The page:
The Committee on Education will decide the future of a bill that would require all faculty in Arizona schools to go through suicide prevention training.

"The bill this year would require the training once every three years as opposed to every year. It does require it for all school personnel for grades 6 through 12," Sen. Sean Bowie explained.

The bill failed last year but Sen. Bowie said he made changes and now has a bipartisan coalition that's supporting it.

"I want to get a minimum standard in place at the state levels and then encourage school boards and local districts to learn and make this a priority for their teachers and their educators," Bowie said.

Parents for Suicide Prevention formed and is trying to educate the public about SB 1468, also known as the Mitch Warnock Act.

"We have training as teachers, what to look for in someone with a physical abuse and other sorts of abuse but when it comes to self-abuse, when it comes to cutting, those students who are having suicidal thoughts, we have no training in regards to that," Mitch's mother, Lorie Warnock said.

Lorie and her husband, Tim, also happen to be teachers.

"It's scary to think that we're teachers. We're on the front lines and we've never received an iota of training and that really has to change," Lorie said.

"We're strong people. You don't get through this without being strong, but we need some help here. We need people engaged in the political process to force these people in position to do the right thing," Tim added.

Other parents who have lost a child to suicide are also pushing for this bill.

"It can happen to anybody and that's my message too--don't take your kids for granted for a second. At home you have the communication open and going and let's train our teachers and the people that are with our kids to recognize the signs," Nora Kinney said.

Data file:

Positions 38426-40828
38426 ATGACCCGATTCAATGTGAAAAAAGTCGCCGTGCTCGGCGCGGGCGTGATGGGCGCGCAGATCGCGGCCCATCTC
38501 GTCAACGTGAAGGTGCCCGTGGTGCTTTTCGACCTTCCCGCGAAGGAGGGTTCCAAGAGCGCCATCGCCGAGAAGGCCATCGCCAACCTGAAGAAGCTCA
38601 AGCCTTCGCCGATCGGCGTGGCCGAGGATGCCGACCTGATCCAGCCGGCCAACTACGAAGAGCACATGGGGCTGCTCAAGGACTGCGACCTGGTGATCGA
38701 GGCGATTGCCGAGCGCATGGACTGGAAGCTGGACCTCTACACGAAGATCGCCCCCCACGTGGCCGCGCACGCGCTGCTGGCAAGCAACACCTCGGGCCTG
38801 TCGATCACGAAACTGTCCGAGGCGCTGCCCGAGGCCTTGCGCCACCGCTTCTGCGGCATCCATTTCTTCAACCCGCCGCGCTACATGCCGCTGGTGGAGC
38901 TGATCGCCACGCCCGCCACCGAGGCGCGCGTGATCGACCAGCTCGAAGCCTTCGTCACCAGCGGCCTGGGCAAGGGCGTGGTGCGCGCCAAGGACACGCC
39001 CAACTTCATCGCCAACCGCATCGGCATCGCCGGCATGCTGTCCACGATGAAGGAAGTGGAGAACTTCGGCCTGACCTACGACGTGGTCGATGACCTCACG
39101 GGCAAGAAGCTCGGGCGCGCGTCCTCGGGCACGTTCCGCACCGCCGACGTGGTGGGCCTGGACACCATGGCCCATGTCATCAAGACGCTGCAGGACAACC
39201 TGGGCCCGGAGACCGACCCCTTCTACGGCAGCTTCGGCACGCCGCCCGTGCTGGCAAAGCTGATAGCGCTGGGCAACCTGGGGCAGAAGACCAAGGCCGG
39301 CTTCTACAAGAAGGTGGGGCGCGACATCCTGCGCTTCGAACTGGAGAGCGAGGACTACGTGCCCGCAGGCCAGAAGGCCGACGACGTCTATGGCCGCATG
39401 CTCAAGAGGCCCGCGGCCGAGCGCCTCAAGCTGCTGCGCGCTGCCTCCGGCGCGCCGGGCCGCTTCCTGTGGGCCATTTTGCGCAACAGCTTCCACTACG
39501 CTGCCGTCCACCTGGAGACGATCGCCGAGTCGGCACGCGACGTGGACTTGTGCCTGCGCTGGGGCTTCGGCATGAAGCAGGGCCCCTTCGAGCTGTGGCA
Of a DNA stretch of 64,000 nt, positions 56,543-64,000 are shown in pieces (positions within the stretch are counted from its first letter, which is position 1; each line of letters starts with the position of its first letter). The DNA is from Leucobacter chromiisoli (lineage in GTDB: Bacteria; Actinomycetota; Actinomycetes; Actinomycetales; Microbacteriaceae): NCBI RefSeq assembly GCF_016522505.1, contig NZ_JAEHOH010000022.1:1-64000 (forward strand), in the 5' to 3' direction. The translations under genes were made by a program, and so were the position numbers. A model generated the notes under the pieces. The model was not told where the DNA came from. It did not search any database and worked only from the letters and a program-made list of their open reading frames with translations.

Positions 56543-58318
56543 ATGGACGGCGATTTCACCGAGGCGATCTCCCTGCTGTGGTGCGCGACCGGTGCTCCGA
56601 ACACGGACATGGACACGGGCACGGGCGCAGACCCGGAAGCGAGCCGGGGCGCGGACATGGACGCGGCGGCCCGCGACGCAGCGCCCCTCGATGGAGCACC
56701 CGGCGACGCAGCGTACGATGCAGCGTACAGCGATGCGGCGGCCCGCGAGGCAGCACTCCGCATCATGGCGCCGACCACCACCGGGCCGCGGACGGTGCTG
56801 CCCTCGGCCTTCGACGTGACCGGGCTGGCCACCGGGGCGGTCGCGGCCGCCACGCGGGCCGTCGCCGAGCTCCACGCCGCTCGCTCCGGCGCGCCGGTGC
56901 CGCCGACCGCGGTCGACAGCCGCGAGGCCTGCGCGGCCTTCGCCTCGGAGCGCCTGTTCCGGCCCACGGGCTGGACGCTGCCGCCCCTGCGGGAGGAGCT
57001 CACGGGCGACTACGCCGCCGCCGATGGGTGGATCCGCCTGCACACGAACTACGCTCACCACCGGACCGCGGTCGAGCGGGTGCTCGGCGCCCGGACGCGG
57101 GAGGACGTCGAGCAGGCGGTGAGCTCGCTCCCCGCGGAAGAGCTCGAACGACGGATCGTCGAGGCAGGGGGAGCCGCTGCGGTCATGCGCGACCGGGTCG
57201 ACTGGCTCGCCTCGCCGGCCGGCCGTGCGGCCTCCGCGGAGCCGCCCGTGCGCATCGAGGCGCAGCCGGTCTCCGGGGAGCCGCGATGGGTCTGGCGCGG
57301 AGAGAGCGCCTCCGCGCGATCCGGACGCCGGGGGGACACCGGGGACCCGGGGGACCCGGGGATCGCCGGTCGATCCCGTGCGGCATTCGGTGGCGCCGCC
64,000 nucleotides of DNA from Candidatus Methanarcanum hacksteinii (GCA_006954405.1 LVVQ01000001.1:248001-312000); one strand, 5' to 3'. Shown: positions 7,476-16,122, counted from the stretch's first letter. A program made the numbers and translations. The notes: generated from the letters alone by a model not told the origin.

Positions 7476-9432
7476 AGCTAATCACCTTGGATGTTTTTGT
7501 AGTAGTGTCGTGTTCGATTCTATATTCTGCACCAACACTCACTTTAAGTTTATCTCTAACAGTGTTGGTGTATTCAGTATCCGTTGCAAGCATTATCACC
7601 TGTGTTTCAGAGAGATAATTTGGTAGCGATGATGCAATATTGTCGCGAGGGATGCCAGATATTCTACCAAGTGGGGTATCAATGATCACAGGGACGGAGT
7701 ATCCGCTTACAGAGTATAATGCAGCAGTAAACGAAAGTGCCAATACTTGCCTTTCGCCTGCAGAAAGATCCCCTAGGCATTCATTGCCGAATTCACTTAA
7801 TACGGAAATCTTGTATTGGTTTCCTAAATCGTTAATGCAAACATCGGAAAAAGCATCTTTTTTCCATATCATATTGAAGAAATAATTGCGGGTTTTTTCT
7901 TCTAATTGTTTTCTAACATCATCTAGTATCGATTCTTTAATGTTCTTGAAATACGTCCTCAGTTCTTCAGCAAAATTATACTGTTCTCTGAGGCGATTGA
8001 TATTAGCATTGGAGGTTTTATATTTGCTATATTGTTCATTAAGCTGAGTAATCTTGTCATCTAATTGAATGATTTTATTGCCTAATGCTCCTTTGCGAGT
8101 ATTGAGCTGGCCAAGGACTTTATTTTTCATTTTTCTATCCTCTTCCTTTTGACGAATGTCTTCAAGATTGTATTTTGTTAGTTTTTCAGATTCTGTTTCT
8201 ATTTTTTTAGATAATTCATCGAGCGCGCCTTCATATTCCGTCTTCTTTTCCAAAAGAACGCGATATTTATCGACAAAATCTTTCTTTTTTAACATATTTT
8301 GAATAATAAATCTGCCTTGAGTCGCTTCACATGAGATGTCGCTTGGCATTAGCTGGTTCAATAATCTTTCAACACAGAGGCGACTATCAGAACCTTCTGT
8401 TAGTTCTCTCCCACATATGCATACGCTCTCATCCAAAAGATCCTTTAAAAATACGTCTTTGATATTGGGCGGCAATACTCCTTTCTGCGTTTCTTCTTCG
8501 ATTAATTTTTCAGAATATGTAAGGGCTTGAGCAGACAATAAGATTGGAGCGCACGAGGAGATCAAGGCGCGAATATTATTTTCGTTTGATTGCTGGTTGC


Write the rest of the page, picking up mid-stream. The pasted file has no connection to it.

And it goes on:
Kinney's son, Preston, killed himself when he was 13.

"I want to get education out there. I want awareness brought. My son is gone but if we can save one life, that's what's important," said Marijon Anderson, whose son committed suicide in 2017.

The suicide prevention training outlined in SB 1468 would require all faculty members--teachers, coaches, librarians, custodians, etc.--to take the training at least once every three years. They would learn about the warning signs, how to talk to students and how to help them if they're feeling depressed or suicidal.

"There are teachers and educators who want to help, they just don't know how and this training will hopefully give them the tools they need to be helpful when a young person is having a difficult time," Bowie said.

"We're constantly told out in our world, 'If you see something, say something.' And what we're arguing for is, help us see what it is that we need to see and who it is we need to say something to so that we can be on top of it," Lorie said.

The Committee on Education meeting starts on Tuesday, Feb. 12 at 2 p.m.


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